Stock returns and fund returns are on average not autocorrelated and thus unpredictable. Consequently, looking at a historical price chart gives no indication in which direction tomorrows price will move. Howevery, looking at price paths, investors can be fooled to see trends or patterns through framing effects. Thus, I wonder, what the use is of showing investors price charts?
They say historical returns are no indication of guaranteed future profits for liability reasons so companies cover their asses.
Because consistency in returns can be a measure of fund manager's skill, the guy who'll manage your hard earned savings. That is why you should check something called "hit rates", which is the probability of outperforming benchmark. It is should be significantly greater than 50%, showing manager's skill and consistency.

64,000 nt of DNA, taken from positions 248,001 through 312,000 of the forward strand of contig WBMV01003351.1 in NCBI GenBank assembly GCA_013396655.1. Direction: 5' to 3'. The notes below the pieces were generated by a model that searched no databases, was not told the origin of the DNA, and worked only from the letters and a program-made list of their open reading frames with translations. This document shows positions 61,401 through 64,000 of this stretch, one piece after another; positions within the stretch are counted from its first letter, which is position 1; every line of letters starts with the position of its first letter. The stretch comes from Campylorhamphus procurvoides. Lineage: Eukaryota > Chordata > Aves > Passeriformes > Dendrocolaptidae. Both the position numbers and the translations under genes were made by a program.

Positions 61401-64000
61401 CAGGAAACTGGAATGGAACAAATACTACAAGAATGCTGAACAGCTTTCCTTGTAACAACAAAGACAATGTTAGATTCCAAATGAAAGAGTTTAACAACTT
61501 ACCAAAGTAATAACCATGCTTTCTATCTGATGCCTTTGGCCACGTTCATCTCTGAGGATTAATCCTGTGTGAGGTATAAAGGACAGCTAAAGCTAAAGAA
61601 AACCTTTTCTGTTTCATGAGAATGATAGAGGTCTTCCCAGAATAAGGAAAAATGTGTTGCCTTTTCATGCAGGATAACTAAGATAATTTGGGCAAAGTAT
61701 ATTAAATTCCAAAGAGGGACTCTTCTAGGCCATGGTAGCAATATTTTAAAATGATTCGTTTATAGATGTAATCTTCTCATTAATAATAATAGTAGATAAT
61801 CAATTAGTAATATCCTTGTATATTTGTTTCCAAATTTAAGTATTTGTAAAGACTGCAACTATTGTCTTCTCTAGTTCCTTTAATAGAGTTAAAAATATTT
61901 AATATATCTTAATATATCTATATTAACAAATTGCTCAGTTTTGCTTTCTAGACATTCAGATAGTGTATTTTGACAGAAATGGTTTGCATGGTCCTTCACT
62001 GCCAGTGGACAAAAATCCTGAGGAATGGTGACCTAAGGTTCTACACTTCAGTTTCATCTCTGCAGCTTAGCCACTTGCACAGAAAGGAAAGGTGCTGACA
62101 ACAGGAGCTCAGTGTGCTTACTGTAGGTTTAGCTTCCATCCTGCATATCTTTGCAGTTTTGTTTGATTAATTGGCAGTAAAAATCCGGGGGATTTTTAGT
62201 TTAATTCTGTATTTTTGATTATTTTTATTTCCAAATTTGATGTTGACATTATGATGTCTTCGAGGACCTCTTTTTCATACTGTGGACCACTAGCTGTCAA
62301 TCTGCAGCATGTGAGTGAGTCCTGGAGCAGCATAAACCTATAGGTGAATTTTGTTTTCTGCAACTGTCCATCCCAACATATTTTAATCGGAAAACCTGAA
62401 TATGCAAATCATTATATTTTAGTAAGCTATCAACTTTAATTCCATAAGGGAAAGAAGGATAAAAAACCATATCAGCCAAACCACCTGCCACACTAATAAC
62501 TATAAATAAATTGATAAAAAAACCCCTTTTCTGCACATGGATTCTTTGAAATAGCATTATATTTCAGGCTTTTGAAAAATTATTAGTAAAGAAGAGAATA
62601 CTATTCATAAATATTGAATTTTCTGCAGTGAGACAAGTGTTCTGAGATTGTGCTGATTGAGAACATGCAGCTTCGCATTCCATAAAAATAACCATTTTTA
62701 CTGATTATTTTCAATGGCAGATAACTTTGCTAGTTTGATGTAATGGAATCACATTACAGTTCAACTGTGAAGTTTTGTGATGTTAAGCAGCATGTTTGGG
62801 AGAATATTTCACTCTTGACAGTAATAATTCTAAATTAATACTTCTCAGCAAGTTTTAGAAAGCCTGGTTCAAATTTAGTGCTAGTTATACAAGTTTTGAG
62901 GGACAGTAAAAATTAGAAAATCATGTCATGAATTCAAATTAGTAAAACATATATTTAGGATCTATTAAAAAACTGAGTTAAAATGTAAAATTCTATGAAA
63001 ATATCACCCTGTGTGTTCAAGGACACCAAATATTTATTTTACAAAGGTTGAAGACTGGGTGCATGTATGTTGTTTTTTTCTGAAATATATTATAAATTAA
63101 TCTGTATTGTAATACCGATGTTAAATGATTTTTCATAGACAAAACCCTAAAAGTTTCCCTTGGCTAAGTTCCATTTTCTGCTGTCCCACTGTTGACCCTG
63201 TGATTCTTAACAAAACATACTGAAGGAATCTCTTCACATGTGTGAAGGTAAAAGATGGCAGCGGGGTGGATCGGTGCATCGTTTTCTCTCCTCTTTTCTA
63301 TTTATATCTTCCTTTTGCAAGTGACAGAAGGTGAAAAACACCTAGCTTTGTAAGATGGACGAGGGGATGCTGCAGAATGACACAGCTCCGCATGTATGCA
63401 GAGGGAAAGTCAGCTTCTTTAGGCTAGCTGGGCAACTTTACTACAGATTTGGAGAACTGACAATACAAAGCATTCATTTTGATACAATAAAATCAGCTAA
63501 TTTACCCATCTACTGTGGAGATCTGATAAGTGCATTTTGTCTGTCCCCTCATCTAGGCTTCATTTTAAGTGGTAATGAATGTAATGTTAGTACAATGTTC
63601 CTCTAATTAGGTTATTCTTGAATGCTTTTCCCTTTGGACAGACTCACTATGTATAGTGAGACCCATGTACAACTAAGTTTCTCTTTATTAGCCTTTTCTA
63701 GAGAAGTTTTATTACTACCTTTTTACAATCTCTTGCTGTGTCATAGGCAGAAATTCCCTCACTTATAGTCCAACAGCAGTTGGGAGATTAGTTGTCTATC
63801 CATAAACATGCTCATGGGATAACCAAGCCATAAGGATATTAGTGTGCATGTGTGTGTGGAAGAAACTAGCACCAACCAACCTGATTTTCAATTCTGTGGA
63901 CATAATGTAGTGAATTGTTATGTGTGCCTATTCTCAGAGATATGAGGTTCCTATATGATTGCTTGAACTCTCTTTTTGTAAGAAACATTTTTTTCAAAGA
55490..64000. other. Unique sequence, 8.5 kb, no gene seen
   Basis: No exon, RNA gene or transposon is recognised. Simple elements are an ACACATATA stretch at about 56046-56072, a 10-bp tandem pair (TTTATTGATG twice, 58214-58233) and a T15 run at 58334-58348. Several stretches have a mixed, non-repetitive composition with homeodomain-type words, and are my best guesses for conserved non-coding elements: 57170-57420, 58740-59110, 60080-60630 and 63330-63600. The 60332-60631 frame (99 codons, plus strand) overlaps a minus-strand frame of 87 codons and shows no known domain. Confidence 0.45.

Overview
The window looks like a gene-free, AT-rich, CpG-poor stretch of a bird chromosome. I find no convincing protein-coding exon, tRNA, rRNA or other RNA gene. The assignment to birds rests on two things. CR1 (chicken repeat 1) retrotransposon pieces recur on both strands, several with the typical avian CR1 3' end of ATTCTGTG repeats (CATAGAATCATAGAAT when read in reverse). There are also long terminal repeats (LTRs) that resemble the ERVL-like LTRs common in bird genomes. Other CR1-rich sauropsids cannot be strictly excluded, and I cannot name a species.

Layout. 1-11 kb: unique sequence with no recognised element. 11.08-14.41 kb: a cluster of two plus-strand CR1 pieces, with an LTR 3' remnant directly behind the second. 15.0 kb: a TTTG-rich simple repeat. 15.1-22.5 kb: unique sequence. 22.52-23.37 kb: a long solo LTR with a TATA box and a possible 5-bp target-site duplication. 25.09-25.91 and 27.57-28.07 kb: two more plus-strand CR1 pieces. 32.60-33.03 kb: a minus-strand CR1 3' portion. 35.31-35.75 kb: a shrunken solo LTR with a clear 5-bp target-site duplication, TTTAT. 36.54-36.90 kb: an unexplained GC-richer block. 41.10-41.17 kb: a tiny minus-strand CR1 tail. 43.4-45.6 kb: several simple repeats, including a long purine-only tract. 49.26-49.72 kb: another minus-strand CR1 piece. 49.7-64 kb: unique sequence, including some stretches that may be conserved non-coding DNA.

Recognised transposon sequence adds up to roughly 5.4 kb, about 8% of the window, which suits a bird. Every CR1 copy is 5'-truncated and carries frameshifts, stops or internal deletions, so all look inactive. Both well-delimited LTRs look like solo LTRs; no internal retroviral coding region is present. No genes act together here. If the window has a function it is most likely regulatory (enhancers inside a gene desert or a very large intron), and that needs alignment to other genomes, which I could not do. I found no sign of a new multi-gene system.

I think it also shows the pedigree of the fund manager. All else equal, if the fund manager could beat the index by 2%, that says something non-zero
Under Efficient Market Hypothesis, future prices are nothing but the expected value of historical prices, given a probability and an information structure.
Looking at historical prices can be useful. Indeed, a lot of the financial literature, spanning from Risk Management to Portfolio Management uses historical values.
As you suggest, however, in case of structural breaks/jumps in time series historical values are useless. Nevertheless, current market micro-structure is led by arbitrage pricing theories and a continuous of traded prices for liquid securities.
Thus, structural breaks are not that common, which makes historical values useful especially when used to gauge future values.
I hope this answer helps as I tried to talk about the philosophy behind using historical data - as in your question - rather than the assumed mathematical substratum.